- ‘Startupowcy’ by Krzysztof Domaradzki and Artur Kurasiński came out this September
- The book describes the paths to success of 12 select Polish startups
- The book comes in hardcover, as well as in ebook and audiobook formats. The English translation is also available
This September saw the release of the widely anticipated book ‘Startupowcy’ by Krzysztof Domaradzki and Artur Kurasiński. The book portrays some of the most successful Polish startups and describes their thorny paths to success and international recognition.
The Background of the Authors
Mr Kurasiński has been actively involved with the Polish startup ecosystem for quite a while, which can be observed in his social media. He is not only an entrepreneur and – in smaller part – an investor, but also a blogger and public speaker whose topics of interest revolve around all sorts of new technologies.
‘I like to do things in a public forum and discuss them openly. Especially since there are still a lot of pathologies in the Polish VC community because half of the money the funds spent on investments in 2022 still came from the EU,’ the author comments.
His co-author Krzysztof Domaradzki has been cooperating with the Polish Forbes since 2013, specializing in the stories of tech entrepreneurs. Among other things, he is the one in charge of putting together the Polish 30 under 30 lists. He also writes thrillers and crime novels (‘Detoks’, ‘Trans’, ‘Reset’, ‘Sprzedawca’ and ‘Przełęcz’), as well as non-fiction books on business (‘Dlaczego się udało. Filozofia i strategie twórcy Comarchu’ and ‘Patent na e-commerce’).
Why Write about Polish Startups
‘First of all, I had a strong feeling that there are some great stories about building startups in Poland that haven’t been told so far. Second of all, our ecosystem has matured enough to make a small summary of its embryonic, pioneering era. And last but not least – I love writing about startups,’ Mr Domaradzki tells about his interest.
As for Mr Kurasiński, his primary motivation was the desire to create a bracket showing the development of the Polish startup ecosystem. He confesses that Startupowcy is also a bit of a journey through his own history and experiences during his close involvement with Polish startups. For him personally, the book is a means to wrap up this period in his life.
The Choice of Startups to Include
Both authors agree that Startupowcy is by no means the definitive almanac of the Polish startup movement. It’s rather a glimpse at the peak of the iceberg as the authors had to be quite selective and – to some degree – subjective when selecting the startups to cover in their book. So, through many long conversations, they came up with several criteria.
‘We decided to focus on tech companies created by Poles and having close ties with our country, we chose to portray organizations that really do operate internationally, we wanted to familiarize readers with the complicated art of building and selling technological products (we eliminated many great software houses), we excluded gaming and biotechnology companies (these kinds of company deserve to appear in separate books), and what is most important – we ignored companies whose founders, mode of operation or products raise justified ethical doubts,’ Mr Domaradzki explains.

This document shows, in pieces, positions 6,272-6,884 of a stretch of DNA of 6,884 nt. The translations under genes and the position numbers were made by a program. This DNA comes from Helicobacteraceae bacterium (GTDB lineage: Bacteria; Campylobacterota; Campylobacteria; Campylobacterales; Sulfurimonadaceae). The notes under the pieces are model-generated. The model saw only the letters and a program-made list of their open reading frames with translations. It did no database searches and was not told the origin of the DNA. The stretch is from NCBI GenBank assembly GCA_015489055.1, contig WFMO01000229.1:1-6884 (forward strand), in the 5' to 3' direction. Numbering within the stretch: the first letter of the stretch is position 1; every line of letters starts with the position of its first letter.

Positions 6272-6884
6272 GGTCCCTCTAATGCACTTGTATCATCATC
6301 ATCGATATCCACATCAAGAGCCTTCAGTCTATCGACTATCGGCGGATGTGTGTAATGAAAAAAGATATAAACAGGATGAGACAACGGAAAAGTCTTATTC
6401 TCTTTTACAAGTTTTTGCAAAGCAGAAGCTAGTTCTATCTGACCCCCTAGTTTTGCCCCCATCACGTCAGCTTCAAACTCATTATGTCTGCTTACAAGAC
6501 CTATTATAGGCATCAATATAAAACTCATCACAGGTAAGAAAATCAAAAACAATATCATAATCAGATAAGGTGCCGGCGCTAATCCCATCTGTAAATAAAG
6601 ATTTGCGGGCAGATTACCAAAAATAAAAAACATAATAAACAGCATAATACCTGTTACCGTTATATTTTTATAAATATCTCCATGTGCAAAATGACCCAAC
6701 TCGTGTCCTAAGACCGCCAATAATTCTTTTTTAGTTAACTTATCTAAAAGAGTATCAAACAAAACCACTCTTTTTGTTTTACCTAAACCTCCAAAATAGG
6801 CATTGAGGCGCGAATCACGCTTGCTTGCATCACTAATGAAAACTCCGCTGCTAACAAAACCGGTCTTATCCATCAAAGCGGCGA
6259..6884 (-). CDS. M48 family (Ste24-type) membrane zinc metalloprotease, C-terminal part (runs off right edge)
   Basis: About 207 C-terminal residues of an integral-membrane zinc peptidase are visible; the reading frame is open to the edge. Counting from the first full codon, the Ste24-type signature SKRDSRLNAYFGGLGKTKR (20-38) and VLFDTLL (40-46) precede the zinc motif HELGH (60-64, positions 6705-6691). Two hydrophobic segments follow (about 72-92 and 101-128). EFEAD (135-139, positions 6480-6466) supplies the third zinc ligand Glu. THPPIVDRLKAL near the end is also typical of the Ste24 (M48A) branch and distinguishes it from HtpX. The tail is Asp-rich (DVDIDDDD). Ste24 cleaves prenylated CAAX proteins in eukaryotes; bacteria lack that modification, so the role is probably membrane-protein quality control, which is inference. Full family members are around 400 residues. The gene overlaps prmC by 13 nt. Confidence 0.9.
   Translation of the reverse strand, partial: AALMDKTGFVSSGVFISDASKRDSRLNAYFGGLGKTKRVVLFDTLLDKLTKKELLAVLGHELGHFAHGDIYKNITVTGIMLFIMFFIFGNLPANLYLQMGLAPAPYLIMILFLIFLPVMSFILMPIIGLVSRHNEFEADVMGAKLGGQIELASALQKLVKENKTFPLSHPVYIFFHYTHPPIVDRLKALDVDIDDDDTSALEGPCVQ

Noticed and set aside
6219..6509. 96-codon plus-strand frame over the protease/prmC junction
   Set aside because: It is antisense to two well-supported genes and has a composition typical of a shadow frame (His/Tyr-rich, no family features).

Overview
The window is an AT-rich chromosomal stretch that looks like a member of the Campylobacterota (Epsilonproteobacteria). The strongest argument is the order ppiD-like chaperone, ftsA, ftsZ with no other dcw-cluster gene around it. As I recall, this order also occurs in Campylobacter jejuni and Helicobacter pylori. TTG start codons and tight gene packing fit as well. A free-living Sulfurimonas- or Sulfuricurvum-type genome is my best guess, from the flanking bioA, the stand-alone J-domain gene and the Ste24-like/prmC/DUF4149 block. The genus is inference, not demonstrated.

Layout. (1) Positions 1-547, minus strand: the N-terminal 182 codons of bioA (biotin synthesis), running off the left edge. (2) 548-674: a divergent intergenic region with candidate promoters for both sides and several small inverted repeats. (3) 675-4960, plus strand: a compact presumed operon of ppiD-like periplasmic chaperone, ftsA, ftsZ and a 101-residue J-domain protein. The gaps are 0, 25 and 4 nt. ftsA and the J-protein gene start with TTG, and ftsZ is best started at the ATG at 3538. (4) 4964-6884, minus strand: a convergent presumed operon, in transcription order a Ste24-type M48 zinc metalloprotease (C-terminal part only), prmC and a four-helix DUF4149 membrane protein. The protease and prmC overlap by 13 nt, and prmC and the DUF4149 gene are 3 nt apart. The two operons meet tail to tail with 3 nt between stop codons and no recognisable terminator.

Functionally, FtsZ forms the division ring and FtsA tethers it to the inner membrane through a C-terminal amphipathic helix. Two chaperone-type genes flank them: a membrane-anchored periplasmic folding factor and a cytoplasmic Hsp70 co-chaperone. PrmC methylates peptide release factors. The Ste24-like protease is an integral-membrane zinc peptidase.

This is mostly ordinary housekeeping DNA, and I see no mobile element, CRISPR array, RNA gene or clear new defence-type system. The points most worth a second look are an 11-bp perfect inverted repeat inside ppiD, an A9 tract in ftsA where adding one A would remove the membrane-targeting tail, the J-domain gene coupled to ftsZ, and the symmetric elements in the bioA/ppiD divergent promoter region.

Altogether, 12 startups were selected. They are:
- Docplanner – healthcare documentation facilitator
- Silent Eight – AI-powered Compliance Tech
- Tylko – custom furniture manufacturer
- Brainly – world’s largest learning community
- Ramp Network – full-stuck non-custodial crypto-fiat infrastructure
- Packhelp – manufacturer of packaging and containers
- Codility – technical hiring and candidate-testing platform for companies
- Booksy – cloud-based appointment booking software for gig workers
- Infermedica – medical guidance platform
- Vue Storefront – Frotend-as-a-Service for e-commerces
- Zowie – customer service automation platform
- ICEYE – satellite radear operator
Fairly few people outside the startup crowd know that Skype originally comes from Estonia or that Grammarly has Ukrainian roots. Likewise, Booksy – for example – is enjoyed by tons upon tons of users all over the world, but few of them know that the Polish startup ecosystem is to thank for it.
That’s why it was decided from the get-go that Startupowcy will be issued in English as well. The goal is to contribute to the international recognition of Poland’s powerful startup ecosystem as a whole. Moreover, the Polish experience can definitely be useful to players in the neighboring ecosystems with similar challenges.
‘We wanted to write a book that would be read by people outside of Poland so that the Polish startup ecosystem would finally go international,’ Mr Kurasiński states.
Startupowcy premiered on September 25, 2023, and is available for purchasing through the official website in hardcover (418 pages), ebook, and audiobook formats. The English version is also to be found there.
Being a self-proclaimed writing addict, Mr Domaradzki would like to have a lot of ideas yet to be penned – both fiction and non-fiction. As for Mr Kurasiński, he tells ITKeyMedia that he would like to put together similar books but niche-specific, including the excluded verticals (e.g. gaming). For now, however, he focuses on other projects and doesn’t specify any concrete book-related plans, let alone time frames.
Kostiantyn is a freelance writer from Crimea but based in Lviv. He loves writing about IT and high tech because those topics are always upbeat and he’s an inherent optimist!